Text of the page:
Difference between revisions of "Architecture - Available transformation functions"

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= Introduction to transformations =
 
= Introduction to transformations =
 +
 +
The model transformation framework allows you to change an input model (JSON structure) based on a set of rules. The result will be a new JSON structure, built according to the rules specified and the input model.
 +
 +
As an example, imagine that you have a set of preferences specified in some format that is usable for application A and want to transform those into settings that are understandable by some other application B. To do this you would specify a set of rules, describing how the settings should be transformed from application A so it can be used by application B. More concretely
 +
 +
imagine you have the following '''input model'' - settings defined in a way that application A understands them':
 +
<pre>
 +
{
 +
    display: {
 +
        magnification: 0.8919,
 +
        invert: true
 +
    }
 +
}</pre>
 +
 +
And a set of '''transformation rules''', describing how to translate these settings into something compatible with application B:
 +
<pre>
 +
{
 +
    Magnification: {
 +
        dataType: {
 +
            literalValue: "REG_DWORD"
 +
        },
 +
        value: {
 +
            "type": "fluid.transforms.round",
 +
            "input": {
 +
                "transform": {
 +
                    "type": "fluid.transforms.linearScale",
 +
                    "valuePath": "display.magnification",
 +
                    "factor": 100
 +
                }
 +
            }
 +
        }
 +
    }
 +
}
 +
</pre>
 +
 +
Running the above transformation rules on the input model will result in the '''output document''':
 +
<pre>
 +
{
 +
    Magnification: {
 +
        dataType: "REG_DWORD"
 +
        value: 89
 +
    }
 +
}
 +
</pre>
 +
 +
In the below, the mechanics of the rules and how the output document is created will be explained. The important thing to understand now is that the the model transformation system allows you to create an output document with some desired structure based on some input (the input model) and a set of rules (transformation rules). In common usage, your rules are likely to be a statically defined document, that can get applied to different input documents (with the same structure). So in the above example, we might have a different person with a different preference set (input model):
 +
 +
<pre>{
 +
    display: {
 +
        magnification: 1,
 +
    }
 +
}</pre>
 +
 +
which, when run through the same transformation rules would result in different output document, namely:
 +
 +
<pre>
 +
{
 +
    Magnification: {
 +
        dataType: "REG_DWORD"
 +
        value: 100
 +
    }
 +
}
 +
</pre>
  
 
= Outputting =
 
= Outputting =

Revision as of 16:44, 16 September 2013

Introduction to transformations

The model transformation framework allows you to change an input model (JSON structure) based on a set of rules. The result will be a new JSON structure, built according to the rules specified and the input model.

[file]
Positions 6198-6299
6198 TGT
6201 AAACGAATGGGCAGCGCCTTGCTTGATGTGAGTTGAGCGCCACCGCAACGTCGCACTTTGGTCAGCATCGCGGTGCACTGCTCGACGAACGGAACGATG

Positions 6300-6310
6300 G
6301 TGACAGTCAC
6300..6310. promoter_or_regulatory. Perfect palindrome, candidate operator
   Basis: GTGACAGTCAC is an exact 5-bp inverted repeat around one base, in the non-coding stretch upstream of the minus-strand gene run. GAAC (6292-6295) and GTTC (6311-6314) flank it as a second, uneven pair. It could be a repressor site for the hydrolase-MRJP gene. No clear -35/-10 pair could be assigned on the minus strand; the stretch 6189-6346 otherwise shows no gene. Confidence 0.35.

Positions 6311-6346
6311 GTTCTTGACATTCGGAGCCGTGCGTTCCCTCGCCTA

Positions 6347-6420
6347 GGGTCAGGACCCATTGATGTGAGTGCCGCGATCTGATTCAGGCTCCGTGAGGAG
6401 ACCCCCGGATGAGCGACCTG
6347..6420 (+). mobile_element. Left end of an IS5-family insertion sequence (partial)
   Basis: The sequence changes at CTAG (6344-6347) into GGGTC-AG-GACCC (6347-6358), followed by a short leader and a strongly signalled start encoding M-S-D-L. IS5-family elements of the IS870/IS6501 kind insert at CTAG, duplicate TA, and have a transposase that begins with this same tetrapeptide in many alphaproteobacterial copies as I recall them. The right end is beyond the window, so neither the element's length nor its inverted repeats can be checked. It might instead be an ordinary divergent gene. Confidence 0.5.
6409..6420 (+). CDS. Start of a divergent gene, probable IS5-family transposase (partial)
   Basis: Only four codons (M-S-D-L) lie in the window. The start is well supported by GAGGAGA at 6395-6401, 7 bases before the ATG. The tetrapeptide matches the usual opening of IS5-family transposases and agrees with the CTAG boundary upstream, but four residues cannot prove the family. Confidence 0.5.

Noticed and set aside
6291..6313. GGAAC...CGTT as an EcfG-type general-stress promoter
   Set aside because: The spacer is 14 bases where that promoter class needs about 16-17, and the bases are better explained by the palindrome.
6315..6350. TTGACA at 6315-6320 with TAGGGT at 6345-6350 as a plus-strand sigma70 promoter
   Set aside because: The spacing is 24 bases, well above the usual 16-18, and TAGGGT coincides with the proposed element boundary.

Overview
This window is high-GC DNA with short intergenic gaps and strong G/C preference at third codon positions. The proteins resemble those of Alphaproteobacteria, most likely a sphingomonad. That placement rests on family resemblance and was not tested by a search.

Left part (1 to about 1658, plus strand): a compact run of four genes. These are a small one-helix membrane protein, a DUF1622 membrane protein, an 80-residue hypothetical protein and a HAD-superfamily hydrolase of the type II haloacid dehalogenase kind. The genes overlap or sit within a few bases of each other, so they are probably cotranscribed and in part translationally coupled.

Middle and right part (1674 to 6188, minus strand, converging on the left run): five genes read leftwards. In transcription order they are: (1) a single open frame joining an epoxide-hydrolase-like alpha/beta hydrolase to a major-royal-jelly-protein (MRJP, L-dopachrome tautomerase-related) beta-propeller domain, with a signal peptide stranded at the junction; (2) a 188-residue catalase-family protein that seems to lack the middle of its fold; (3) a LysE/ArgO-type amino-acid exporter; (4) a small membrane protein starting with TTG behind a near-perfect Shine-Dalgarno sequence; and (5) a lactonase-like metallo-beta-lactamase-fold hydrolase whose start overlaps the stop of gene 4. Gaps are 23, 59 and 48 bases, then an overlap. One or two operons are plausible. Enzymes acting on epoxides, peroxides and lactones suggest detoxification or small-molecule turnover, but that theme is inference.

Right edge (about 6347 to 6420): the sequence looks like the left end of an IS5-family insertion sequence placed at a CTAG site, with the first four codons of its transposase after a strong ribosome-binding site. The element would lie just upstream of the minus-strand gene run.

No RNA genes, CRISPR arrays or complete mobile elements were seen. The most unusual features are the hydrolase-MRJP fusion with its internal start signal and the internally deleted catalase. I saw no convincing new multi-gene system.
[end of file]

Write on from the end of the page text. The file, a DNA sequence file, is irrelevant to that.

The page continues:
As an example, imagine that you have a set of preferences specified in some format that is usable for application A and want to transform those into settings that are understandable by some other application B. To do this you would specify a set of rules, describing how the settings should be transformed from application A so it can be used by application B. More concretely

imagine you have the following 'input model - settings defined in a way that application A understands them':

{
    display: {
        magnification: 0.8919,
        invert: true
    }
}

And a set of transformation rules, describing how to translate these settings into something compatible with application B:

{
    Magnification: {
        dataType: {
            literalValue: "REG_DWORD"
        },
        value: {
            "type": "fluid.transforms.round",
            "input": {
                "transform": {
                    "type": "fluid.transforms.linearScale",
                    "valuePath": "display.magnification",
                    "factor": 100
                }
            }
        }
    }
}

Running the above transformation rules on the input model will result in the output document:

{
    Magnification: {
        dataType: "REG_DWORD"
        value: 89
    }
}

In the below, the mechanics of the rules and how the output document is created will be explained. The important thing to understand now is that the the model transformation system allows you to create an output document with some desired structure based on some input (the input model) and a set of rules (transformation rules). In common usage, your rules are likely to be a statically defined document, that can get applied to different input documents (with the same structure). So in the above example, we might have a different person with a different preference set (input model):